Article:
ECA Issues Statement on Planned Whistleblower Directive
16 January 2019
2018-Max_Planck_Herr_Wahl_1355_black white_Zuschnitt.jpg Thomas Wahl

The European Court of Editors (ECA) examined the Commission proposal for a directive on the protection of whistleblowers (COM(2018) 218 final, see eucrim 1/2018, p. 27). In Opinion 4/2018, the ECA generally welcomes the legislative initiative, but believes that the Directive could become too complex and possibly ineffective in some points.

First, the ECA identifies several advantages of the proposed EU Directive on whistleblowing:

  • Improved management of EU policies from the “bottom up” through the actions by employees and citizens;
  • Support for the “top-down approach” when infringement procedures are initiated by the Commission against Member States;
  • Increased awareness on the part of citizens, especially regarding their crucial role in applying EU law;
  • Help when detecting systematic problems in Member States;
  • Savings to the EU budget when reports of whistleblowers concern the EU’s financial interests;
  • Support for the EU legislator to close loopholes/gaps in the financial management of EU funds;
  • Feed audit works, such as those of the ECA.

The ECA opinion mainly criticises the material scope of the proposal. Although the proposed article (Art. 1) takes into account the division of powers between the Union and its Member States, the limitation of applicability of the whistleblower Directive puts a reporting person in a difficult situation. He/she needs to make a complex assessment as to whether his/her planned report is covered by EU rules or rules of national law. In this context, the opening clause giving Member States the possibility to extend the scope of the Directive to “other areas” is rather weak.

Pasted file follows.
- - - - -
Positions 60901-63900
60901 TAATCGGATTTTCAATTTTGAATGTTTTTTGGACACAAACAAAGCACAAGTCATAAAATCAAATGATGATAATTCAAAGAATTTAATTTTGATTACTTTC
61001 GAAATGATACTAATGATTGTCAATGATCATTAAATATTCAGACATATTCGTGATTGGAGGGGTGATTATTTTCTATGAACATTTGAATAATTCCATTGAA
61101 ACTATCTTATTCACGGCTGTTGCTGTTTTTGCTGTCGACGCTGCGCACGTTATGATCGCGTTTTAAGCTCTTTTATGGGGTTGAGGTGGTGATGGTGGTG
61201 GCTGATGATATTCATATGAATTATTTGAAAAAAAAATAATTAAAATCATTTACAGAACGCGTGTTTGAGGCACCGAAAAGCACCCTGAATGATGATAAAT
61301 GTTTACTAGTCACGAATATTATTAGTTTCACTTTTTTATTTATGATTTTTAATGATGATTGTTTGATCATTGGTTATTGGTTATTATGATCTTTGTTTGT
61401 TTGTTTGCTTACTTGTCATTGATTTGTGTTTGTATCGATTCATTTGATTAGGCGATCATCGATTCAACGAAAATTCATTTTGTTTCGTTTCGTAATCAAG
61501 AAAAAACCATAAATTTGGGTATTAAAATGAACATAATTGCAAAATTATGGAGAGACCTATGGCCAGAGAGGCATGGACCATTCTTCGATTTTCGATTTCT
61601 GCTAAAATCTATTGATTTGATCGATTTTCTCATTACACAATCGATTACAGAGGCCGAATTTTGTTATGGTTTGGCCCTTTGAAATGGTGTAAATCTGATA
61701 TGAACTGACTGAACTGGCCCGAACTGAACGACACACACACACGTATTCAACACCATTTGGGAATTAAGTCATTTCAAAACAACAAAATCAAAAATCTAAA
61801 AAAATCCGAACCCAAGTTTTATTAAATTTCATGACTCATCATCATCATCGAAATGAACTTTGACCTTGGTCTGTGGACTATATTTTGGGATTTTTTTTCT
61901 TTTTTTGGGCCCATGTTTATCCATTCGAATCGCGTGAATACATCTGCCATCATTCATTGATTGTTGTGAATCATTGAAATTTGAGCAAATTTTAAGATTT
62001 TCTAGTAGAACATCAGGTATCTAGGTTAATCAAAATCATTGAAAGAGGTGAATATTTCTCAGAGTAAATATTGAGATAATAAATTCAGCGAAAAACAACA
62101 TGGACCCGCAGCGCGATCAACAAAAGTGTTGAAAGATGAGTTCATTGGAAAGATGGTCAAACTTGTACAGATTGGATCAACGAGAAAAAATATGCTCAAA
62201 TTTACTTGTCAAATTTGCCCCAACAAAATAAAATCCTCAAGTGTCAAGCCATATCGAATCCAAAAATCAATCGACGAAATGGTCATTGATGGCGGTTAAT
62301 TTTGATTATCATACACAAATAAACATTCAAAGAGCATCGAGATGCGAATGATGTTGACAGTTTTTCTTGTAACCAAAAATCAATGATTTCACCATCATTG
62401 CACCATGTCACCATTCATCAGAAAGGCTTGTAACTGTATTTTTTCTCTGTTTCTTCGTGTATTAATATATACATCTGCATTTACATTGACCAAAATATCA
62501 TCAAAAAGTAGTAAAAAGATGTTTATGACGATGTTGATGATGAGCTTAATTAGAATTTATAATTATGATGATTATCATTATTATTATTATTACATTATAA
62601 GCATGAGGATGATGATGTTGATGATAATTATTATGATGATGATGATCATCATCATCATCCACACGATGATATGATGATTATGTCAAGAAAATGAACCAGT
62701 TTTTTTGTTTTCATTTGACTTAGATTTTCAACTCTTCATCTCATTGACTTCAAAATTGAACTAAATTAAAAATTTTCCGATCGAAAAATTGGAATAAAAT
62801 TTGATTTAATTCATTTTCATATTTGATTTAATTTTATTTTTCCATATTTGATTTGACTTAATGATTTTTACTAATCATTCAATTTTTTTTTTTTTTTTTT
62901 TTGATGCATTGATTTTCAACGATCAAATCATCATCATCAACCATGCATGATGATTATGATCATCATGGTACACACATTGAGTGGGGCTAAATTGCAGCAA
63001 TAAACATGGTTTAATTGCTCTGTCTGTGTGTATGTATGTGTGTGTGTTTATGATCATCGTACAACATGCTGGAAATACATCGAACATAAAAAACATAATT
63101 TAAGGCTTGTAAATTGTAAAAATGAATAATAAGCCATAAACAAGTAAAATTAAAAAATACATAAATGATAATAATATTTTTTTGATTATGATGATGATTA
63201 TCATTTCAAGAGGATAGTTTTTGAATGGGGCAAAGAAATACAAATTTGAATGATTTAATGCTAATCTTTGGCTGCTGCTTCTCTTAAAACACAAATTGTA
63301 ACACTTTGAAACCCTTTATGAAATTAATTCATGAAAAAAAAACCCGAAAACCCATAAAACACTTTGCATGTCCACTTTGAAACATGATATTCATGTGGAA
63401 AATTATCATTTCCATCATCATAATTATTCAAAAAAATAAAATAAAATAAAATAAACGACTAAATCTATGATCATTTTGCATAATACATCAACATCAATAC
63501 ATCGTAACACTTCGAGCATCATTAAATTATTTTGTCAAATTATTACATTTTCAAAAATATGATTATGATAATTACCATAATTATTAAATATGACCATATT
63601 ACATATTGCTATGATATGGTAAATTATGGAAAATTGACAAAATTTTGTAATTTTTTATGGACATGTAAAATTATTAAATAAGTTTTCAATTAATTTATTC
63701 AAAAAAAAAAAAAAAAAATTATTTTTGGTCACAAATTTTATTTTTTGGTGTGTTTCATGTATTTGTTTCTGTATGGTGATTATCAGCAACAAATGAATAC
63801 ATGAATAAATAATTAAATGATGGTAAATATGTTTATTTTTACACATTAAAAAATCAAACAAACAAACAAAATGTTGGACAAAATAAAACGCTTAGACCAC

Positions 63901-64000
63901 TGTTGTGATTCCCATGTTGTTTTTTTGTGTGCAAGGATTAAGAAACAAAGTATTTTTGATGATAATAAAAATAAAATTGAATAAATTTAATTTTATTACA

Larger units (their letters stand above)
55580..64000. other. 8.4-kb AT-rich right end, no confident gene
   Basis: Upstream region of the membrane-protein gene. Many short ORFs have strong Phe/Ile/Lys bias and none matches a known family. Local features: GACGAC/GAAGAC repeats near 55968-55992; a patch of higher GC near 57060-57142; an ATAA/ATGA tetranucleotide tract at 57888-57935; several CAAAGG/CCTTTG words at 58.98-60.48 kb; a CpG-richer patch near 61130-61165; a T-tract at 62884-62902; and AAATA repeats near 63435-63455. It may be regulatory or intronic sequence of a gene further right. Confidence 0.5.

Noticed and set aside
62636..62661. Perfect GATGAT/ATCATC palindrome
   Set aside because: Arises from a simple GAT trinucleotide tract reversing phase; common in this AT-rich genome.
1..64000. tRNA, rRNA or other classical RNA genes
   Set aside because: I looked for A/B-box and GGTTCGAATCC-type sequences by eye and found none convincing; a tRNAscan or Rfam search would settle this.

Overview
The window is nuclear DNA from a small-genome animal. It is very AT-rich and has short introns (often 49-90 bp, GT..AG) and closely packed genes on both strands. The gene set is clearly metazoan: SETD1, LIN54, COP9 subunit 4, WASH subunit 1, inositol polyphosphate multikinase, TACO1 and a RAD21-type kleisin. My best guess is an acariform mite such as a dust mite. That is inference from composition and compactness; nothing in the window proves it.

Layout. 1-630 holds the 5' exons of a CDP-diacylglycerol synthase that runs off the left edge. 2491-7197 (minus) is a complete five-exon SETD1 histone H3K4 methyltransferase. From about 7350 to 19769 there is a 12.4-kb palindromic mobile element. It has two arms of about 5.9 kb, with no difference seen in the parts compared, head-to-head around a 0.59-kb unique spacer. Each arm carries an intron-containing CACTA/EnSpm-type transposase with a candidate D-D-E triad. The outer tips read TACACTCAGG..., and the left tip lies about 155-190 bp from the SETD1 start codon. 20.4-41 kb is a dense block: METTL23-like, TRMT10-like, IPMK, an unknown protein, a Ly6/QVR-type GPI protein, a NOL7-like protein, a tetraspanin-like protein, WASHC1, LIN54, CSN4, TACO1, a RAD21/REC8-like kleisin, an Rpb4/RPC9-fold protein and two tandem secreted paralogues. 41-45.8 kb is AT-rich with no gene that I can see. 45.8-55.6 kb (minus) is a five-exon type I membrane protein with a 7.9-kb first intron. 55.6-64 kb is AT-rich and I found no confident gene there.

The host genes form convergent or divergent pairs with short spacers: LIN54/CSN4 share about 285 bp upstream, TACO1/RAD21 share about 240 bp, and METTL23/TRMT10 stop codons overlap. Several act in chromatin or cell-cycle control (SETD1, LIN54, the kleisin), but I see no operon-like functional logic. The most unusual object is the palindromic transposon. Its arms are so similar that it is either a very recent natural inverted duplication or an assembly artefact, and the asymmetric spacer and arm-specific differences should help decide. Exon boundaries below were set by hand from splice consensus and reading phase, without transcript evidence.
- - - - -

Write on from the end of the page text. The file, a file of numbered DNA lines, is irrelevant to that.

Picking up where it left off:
The opinion notes, however, that the complex scope is partly mitigated by various provisions that give whistleblowers information, advice, and assistance and by measures against retaliation.

The ECA further analyses the following elements of the Commission proposal in detail:

  • Personal scope;
  • Obligation to establish internal channels and procedures for reporting and follow-up of reports;
  • Procedures for internal reporting and follow-up reports;
  • Conditions for the protection of reporting persons;
  • Measures against retaliation;
  • Reporting, evaluation, and review.

The Opinion concludes that the protection of whistleblowers can only be successful if a trustful corporate culture is established of which whistleblowing is an accepted part. Furthermore, public interest in the information revealed should guide the legal action. Member States should not be allowed to withhold protection based on the reporting person’s subjective intentions or specific motivations.

The ECA opinion is not binding for the EU’s legislative authorities (Council and European Parliament), but it enhances the legislative work.

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